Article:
The purpose of this invention is to provide measuring disks whose measuring elements have not more than half as many air gaps, i.e. less than five. To achieve this, the disks are welded singly into the measuring elements under high preload. After this, the disk surfaces are ground over and possibly lapped together with the cover disks of the measuring elements, to obtain a perfect base or common planar surface. The measuring element cover disks can then be coated with an exactly determine vapor-deposition layer using a stencil. This enables the thin disk force sensor, according to the invention, to be fitted much easier, more accurately and reliable without additional adapter plates and thrust washers to be matched. Moreover, the overall height can be kept much lower, equivalent to that of standard washers, because no commercial force sensors are fitted in it but only components of the force sensors.
According to the invention, measuring elements are fitted in the sensor which may be sensitive in all three space coordinates X, Y, Z as well as to moments M. The defined force paralleling is obtained by vapor deposition onto the ground-over state. The reduction of the number of air gap layers and their minimization by welding under high mechanical preload allows using standardized disk elements and creates a new category of thin disk force sensors.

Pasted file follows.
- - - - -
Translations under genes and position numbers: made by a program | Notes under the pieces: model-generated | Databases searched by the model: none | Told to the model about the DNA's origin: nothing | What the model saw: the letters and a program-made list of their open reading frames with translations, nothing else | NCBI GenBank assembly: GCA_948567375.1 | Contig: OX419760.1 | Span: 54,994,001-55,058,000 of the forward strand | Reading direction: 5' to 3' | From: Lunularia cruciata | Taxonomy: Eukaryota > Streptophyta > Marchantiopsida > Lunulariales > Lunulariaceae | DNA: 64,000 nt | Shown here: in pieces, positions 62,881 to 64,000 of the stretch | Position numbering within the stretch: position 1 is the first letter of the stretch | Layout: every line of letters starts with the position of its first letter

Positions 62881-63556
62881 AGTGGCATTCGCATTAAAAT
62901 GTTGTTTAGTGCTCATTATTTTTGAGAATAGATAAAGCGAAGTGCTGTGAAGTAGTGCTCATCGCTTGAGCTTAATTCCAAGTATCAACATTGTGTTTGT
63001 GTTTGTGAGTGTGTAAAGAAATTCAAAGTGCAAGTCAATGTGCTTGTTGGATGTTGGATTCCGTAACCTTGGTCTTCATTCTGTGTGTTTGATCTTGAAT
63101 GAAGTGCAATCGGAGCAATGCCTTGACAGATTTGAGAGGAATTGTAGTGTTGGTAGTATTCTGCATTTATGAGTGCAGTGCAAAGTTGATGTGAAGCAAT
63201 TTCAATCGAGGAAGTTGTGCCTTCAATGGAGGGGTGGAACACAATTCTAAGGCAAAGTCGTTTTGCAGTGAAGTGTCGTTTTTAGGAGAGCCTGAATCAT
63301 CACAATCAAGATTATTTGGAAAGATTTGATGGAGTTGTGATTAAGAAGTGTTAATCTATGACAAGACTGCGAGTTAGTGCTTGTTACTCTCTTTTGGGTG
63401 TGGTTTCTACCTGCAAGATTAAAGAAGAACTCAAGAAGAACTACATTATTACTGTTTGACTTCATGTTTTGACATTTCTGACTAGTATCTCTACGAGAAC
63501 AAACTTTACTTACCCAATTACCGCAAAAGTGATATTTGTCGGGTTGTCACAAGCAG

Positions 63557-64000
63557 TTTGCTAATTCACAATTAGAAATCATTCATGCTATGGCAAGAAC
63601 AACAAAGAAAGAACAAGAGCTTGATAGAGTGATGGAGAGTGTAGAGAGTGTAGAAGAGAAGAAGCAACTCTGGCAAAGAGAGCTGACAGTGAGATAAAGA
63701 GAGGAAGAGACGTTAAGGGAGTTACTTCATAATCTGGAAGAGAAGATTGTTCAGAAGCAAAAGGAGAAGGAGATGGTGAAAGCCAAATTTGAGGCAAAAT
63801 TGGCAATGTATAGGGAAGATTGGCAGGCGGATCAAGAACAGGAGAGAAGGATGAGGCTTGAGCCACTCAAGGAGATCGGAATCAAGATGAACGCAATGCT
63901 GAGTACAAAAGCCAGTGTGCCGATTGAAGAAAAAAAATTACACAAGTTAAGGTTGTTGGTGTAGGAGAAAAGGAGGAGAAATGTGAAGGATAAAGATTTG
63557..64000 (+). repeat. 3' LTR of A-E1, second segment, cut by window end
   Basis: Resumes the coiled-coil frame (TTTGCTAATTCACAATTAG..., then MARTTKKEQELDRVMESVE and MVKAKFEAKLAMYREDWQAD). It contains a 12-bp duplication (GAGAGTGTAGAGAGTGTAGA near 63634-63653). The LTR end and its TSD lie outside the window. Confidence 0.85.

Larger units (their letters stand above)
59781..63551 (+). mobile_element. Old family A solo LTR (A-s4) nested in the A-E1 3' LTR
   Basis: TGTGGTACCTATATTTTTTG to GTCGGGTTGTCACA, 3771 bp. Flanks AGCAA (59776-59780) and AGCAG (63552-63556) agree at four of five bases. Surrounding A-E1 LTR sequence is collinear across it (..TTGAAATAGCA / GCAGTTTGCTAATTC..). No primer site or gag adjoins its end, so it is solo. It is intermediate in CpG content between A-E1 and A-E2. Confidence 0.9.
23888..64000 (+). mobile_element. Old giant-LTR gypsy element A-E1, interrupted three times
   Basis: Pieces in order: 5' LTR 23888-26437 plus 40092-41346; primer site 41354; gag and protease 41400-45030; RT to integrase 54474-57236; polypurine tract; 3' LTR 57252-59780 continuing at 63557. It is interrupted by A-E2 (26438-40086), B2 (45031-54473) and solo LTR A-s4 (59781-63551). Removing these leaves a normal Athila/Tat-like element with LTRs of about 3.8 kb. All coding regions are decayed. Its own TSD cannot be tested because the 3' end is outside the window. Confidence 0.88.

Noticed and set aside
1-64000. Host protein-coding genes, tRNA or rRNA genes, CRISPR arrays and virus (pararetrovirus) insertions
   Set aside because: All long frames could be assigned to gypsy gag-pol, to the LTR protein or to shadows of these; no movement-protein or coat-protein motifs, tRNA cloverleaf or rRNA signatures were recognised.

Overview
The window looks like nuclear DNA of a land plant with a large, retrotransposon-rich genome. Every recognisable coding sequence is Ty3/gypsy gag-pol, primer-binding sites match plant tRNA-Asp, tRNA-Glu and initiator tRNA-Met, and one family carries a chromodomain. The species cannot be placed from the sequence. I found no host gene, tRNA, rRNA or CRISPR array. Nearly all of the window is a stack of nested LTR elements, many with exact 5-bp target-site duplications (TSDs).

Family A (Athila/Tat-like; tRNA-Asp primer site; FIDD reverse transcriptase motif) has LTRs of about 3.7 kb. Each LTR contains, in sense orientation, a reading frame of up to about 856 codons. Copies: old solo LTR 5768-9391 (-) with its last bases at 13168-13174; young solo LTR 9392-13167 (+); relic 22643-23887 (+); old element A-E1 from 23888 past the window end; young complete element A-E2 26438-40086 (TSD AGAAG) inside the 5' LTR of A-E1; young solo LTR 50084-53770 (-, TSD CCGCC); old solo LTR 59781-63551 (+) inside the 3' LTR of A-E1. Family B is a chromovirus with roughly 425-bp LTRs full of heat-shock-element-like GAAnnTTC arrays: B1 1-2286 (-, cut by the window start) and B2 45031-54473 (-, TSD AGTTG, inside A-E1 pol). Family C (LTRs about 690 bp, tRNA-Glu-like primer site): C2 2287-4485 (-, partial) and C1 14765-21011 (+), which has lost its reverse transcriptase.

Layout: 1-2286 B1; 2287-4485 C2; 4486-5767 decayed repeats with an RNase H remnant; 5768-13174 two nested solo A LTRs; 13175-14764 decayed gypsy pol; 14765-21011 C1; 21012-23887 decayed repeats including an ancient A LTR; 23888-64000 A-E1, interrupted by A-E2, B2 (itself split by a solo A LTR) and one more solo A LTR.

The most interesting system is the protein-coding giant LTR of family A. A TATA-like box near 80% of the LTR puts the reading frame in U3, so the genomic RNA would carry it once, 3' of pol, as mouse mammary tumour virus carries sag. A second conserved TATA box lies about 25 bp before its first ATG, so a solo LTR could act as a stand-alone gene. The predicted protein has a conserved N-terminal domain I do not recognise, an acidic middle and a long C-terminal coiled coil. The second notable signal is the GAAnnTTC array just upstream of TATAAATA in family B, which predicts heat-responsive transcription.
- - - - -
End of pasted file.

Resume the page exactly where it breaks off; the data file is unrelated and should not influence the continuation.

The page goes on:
The invention is based primarily on piezoelectric measuring principles used with impedance transformer or charge amplifier. Quartz (S102) is employed usually as piezo material, allowing measuring cycles lasting up to 15 minutes in conjunction with modern charge amplifiers, so that perfect static calibration is possible. With impedance transformers only brief phenomena can be detected, but these can be integrated in simple fashion into the sensors. Commercial impedance transformers for pressure and force sensors are described in the literature under the trade name "Piezotron transducers".
The use of piezo-ceramics yields stronger signals, but they are usable only for short-period measurements, while static calibration is possible though difficult. Nevertheless, they allow much smaller elements, which may offer advantages. However, since quartz plates can be stressed in both compression and shear depending on the crystal out, quartz has proved to be the ideal material for multicomponent dynamometry.